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“The Perks of Being a Wallflower”

Susan Granger’s review of “The Perks of Being a Wallflower” (Lionsgate)

 

    Back in 1999, when Stephen Chbosky’s young-adult novel was published, some book critics compared it with J.D. Salinger’s “The Catcher in the Rye” in the way it sensitively captured the confusion and angst of being a teenager.

    As he begins his freshman year in high school in suburban Pittsburgh in 1991, troubled Charlie (Logan Lerman) is recovering from the emotional aftermath caused by his best friend’s suicide and the death of his aunt. Confiding only in an anonymous pen pal, Charlie fervently hopes that this will be the beginning of a new chapter in his life. While his first few days are wretched with loneliness, he’s soon befriended at a football game by Patrick (Ezra Miller), an audaciously gay senior, and his inseparable step-sister Sam (Emma Watson).

    Welcomed into their eccentric group of rebellious, self-proclaimed “wallflowers,” introverted Charlie confronts issues of sexuality – straight and gay – and friendship. He experiments with mind-altering drugs and becomes the reluctant crush of a self-described Buddhist/punk rocker (Meg Whitman).  As the year goes by, Charlie slowly-but-surely struggles toward conquering his demons and discovering his own identity. Helping him along the way are his concerned parents (Kate Walsh, Dylan McDermott) and sister (Nina Dobrev), along with an encouraging English teacher (Paul Rudd).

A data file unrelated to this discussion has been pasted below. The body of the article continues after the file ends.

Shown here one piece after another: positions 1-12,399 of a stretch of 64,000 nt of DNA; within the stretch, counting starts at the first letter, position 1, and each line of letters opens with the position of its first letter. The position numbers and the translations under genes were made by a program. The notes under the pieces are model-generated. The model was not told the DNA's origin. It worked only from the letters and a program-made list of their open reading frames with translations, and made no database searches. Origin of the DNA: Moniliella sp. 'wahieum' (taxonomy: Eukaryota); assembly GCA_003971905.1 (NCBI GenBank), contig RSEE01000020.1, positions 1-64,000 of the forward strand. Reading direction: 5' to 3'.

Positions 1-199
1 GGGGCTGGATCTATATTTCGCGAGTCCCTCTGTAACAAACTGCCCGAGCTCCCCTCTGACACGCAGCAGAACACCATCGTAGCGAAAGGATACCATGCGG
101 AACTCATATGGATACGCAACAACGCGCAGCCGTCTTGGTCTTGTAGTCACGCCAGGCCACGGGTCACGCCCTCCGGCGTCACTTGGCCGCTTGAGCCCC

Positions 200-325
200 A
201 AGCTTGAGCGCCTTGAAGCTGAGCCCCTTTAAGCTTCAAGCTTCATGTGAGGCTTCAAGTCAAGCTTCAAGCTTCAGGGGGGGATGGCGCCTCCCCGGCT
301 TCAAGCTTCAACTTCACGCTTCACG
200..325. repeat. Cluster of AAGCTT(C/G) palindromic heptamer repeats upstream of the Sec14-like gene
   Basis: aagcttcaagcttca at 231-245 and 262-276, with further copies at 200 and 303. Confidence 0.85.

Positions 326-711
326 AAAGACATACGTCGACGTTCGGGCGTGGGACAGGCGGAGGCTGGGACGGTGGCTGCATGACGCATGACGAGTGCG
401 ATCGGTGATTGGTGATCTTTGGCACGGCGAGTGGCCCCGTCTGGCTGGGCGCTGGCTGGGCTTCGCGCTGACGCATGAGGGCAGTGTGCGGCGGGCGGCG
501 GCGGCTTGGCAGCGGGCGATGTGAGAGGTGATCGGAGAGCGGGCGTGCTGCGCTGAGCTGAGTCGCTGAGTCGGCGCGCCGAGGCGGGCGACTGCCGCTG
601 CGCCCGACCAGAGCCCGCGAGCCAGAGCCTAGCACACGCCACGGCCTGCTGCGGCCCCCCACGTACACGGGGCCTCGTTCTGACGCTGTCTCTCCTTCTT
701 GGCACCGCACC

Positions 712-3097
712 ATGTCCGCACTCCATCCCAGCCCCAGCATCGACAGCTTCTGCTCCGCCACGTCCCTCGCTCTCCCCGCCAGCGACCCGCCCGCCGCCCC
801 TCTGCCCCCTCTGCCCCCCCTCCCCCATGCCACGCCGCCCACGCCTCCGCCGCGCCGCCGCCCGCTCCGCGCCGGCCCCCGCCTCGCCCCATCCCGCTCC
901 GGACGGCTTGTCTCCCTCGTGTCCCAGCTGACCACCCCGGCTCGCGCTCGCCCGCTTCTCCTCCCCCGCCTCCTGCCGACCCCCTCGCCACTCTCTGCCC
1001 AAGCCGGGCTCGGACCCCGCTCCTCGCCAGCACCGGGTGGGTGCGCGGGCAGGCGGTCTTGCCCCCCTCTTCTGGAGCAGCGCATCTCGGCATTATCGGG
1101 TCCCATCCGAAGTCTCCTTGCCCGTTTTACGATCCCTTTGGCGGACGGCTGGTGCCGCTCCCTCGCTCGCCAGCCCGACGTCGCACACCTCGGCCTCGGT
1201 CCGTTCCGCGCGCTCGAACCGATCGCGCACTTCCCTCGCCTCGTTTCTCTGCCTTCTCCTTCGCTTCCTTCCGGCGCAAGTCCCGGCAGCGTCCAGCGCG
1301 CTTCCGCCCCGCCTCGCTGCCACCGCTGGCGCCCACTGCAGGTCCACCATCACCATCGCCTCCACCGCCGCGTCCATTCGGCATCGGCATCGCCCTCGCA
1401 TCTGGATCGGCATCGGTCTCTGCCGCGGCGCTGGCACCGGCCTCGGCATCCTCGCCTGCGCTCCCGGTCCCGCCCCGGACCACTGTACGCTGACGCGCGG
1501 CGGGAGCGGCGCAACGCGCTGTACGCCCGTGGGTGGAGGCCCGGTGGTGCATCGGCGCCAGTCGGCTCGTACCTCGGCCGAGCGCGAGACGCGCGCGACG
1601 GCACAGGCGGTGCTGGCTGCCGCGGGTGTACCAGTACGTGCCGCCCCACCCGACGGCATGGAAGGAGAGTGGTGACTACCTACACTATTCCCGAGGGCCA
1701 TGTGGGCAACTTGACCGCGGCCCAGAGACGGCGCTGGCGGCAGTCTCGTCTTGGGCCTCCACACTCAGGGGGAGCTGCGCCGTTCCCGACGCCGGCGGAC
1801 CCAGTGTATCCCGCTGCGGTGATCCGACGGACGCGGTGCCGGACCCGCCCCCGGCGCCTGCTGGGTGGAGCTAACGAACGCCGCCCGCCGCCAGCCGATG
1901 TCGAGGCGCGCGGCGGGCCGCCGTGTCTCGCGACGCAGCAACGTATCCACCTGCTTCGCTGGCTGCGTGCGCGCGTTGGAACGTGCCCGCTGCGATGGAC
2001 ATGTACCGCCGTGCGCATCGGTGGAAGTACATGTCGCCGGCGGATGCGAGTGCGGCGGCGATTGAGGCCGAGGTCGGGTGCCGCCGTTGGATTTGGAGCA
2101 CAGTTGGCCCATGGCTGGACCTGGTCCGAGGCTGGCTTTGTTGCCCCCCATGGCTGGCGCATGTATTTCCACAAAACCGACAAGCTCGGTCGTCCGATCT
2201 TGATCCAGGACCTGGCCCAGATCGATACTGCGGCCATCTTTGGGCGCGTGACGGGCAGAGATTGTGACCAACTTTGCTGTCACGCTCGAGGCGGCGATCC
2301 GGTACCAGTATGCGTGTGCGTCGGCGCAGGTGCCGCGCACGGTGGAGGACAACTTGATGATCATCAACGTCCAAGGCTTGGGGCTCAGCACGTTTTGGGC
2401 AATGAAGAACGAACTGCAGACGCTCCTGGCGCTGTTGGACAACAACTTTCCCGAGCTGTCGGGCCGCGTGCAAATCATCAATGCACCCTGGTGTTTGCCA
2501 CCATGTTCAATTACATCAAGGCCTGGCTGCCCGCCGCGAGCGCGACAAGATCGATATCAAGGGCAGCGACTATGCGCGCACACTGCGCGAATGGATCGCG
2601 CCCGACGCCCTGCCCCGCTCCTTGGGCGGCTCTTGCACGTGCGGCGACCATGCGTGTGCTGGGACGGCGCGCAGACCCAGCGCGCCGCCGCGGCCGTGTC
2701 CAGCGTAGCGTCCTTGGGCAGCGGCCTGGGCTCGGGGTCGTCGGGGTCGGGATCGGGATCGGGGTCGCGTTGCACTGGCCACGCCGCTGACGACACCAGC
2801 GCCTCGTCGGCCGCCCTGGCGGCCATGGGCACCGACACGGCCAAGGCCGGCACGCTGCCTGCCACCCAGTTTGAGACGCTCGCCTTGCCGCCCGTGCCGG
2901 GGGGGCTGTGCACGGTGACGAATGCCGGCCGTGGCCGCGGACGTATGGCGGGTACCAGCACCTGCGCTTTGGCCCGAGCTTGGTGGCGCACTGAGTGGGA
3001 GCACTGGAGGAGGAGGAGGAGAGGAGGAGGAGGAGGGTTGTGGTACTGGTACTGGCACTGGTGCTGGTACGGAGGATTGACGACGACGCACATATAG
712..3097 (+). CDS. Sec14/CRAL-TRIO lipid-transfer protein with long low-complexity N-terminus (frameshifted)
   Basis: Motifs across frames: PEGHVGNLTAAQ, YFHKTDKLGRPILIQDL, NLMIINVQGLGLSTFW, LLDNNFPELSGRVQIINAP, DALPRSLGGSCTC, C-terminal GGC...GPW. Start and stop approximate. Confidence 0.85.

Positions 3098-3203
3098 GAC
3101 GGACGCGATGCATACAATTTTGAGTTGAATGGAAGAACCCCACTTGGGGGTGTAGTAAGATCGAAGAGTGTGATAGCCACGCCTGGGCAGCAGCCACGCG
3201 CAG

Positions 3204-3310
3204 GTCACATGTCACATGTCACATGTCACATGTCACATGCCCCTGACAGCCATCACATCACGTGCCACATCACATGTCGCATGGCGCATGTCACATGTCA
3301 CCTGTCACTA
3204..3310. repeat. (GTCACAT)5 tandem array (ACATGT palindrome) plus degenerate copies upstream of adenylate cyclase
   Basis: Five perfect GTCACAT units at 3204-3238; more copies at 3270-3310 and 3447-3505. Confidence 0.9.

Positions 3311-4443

Adroitly adapted for the screen and subtly directed by Stephen Chbosky, its innate compassion elevates it above other coming-of-age dramas. And Chbosky’s casting choices are perfect. Logan Lerman (“3:10 to Yuma”) embodies the compelling awkwardness of anguished adolescence. Leaving her ionic role as Hermione Granger in the “Harry Potter” franchise behind, Emma Watson epitomizes Charlie’s delicate yet damaged dream girl, while Ezra Miller (“We Need to Talk About Kevin”) gives charismatic Patrick’s clowning an added dimension of pathos. For added pleasure, Chbosky includes them all in an amusing tribute to the enduring appeal of “The Rock Horror Picture Show”.

    On the Granger Movie Gauge of 1 to 10, “The Perks of Being a Wallflower” is an earnest, eclectic 8 – with a memorable music mix that includes David Bowie, Air Supply and New Order.

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